TORONTO, CANADA – Experts Will Examine Canadian Strategies For Ideas To Improve FASD Awareness Around The World.
The world’s leading teratology experts at MotherToBaby USA and Motherisk Canada, members of the international non-profit Organization of Teratology Information Specialists (OTIS), will converge with the European Network of Teratology Information Services (ENTIS) in Toronto on September 19th – 21st to share breakthrough research and discuss how to prevent alcohol consumption during pregnancy.
Since the sensitivity to alcohol varies from one pregnancy to the next, no safe level of alcohol during pregnancy has been established. The exposure to the fetus can result in a range of neurobehavioral disabilities, now known as Fetal Alcohol Spectrum Disorders (FASD). Globally, September is commemorated as FASD Awareness Month.
“FASD is the leading cause of developmental disability in Canada and this area of research is critical,” said Gideon Koren, MD, FRCPC, director of the Motherisk program at The Hospital For Sick Children (SickKids) in Toronto and program host of this year’s conference. “When prenatal alcohol exposure affects as many as one in 100 babies to some degree, FASD really should be considered more than a problem… it’s a health crisis,” he added.
It’s been more than 40 years since Kenneth Lyons Jones, MD, OTIS and MotherToBaby’s president, along with David Smith, MD, first identified Fetal Alcohol Syndrome (FAS) after examining several children with similar traits who had all been born to chronic alcoholic mothers, yet there is still misinformation circling the globe about prenatal alcohol exposure.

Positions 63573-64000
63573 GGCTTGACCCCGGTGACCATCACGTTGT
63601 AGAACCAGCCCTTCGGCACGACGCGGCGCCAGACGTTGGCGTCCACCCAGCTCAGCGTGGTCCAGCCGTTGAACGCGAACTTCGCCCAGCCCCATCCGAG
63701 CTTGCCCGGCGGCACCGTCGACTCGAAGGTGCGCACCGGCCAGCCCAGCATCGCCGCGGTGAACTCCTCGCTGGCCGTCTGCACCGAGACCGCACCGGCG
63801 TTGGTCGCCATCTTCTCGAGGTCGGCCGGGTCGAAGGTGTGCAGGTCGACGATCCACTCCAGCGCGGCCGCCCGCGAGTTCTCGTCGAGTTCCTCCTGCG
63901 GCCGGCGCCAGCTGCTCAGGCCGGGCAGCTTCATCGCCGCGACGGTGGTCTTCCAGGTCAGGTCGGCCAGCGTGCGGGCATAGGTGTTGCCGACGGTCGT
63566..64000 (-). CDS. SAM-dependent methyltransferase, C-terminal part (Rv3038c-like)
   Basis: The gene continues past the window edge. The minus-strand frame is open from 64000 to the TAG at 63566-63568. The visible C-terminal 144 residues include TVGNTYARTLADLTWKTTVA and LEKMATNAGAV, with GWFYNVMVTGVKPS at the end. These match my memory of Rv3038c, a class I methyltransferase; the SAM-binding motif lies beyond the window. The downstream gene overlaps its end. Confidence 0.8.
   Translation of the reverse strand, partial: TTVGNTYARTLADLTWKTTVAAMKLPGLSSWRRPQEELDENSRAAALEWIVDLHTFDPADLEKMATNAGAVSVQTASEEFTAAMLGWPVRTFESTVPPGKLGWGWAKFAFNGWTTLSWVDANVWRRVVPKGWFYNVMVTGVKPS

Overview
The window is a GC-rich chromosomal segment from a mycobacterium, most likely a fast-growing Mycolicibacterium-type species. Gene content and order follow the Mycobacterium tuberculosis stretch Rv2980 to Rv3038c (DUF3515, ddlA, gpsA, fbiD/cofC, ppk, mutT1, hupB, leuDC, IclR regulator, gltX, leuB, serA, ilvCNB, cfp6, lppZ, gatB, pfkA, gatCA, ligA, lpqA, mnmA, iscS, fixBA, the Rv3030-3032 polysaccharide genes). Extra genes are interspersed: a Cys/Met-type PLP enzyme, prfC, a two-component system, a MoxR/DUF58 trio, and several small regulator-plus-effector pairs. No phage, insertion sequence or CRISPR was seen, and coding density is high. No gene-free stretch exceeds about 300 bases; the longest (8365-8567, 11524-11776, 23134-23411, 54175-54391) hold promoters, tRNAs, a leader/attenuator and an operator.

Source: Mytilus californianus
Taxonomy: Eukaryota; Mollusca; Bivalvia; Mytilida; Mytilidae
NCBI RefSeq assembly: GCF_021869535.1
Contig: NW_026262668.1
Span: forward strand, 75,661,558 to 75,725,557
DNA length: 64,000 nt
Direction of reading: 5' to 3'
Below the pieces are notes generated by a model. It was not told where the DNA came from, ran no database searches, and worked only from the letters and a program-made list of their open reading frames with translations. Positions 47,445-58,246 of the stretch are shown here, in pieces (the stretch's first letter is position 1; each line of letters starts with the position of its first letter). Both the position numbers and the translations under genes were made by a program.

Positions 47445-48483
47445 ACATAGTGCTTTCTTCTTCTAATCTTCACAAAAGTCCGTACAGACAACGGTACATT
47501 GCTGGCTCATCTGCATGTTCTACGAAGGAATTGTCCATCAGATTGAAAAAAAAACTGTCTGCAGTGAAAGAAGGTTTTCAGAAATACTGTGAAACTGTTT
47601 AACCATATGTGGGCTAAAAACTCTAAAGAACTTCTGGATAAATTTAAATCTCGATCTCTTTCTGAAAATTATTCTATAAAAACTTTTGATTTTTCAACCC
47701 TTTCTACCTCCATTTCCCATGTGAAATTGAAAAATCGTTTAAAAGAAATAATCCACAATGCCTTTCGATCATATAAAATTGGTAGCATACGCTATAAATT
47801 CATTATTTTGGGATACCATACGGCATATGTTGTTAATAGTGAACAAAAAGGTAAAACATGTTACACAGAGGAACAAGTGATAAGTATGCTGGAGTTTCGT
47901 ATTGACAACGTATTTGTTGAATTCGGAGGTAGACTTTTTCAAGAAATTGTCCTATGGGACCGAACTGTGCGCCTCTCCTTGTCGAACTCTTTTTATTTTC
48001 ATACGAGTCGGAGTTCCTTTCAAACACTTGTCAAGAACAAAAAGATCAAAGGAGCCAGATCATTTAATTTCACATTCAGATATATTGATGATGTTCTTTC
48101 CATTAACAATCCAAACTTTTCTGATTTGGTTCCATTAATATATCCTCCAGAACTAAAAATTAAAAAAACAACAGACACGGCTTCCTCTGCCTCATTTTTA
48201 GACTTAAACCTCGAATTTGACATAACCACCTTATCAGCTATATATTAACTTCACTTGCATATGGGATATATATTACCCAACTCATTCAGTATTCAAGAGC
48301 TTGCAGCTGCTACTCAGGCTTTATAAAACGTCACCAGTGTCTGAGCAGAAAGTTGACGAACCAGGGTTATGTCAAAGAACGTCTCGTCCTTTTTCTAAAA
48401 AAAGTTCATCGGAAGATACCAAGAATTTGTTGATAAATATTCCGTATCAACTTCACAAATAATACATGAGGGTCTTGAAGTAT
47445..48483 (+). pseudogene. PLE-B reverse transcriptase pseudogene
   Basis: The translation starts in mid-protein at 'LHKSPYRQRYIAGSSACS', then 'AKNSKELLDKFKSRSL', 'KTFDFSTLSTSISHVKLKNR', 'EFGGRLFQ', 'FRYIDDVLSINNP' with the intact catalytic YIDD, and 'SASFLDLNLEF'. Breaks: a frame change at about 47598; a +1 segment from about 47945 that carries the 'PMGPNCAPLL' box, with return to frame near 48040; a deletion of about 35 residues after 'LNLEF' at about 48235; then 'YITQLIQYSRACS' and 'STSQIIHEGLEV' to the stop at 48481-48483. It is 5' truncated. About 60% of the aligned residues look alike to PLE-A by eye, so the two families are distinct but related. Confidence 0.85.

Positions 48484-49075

“Studies, primarily out of Europe, suggesting that low to moderate levels of alcohol during pregnancy are safe add to one of the biggest health challenges today,” said Jones. “Learning from each other is an obvious and important focus of the conference.”
Jones acknowledges that Canada is farther ahead of most of the world in its awareness of FASD and is, as a result, a fitting host for the international joint meeting with ENTIS, which only takes place every four years. “There are important things about intervention strategies, providing services to underserved populations and getting certain professional groups such as the Canadian Bar Association involved that can be learned from the Canadians.”
Despite this progress and the well-documented spectrum of negative physical and mental effects alcohol can have on the developing fetus, as many as 15% of Canadian women report drinking during pregnancy, according to The Society Of Obstetricians And Gynaecologists of Canada.
Motherisk Canada is home to the Fetal Alcohol Canadian Expertise (FACE) Research Network, which will celebrate its 15th anniversary on September 17th at SickKids and will feature Jones as the keynote speaker.
All North Americans can be connected with experts through the MotherToBaby and Motherisk programs. Women can receive personalized risk assessments regarding alcohol, medications and other exposures during pregnancy and breastfeeding toll-free at MotherToBaby 1-866-626- 6847 and Motherisk 1-877-439-2744.
Help spread the word about preventing FASD by sharing the following PSA link.
Media Contact: Nicole Chavez, 619-368-3259, nchavez@MotherToBaby.org.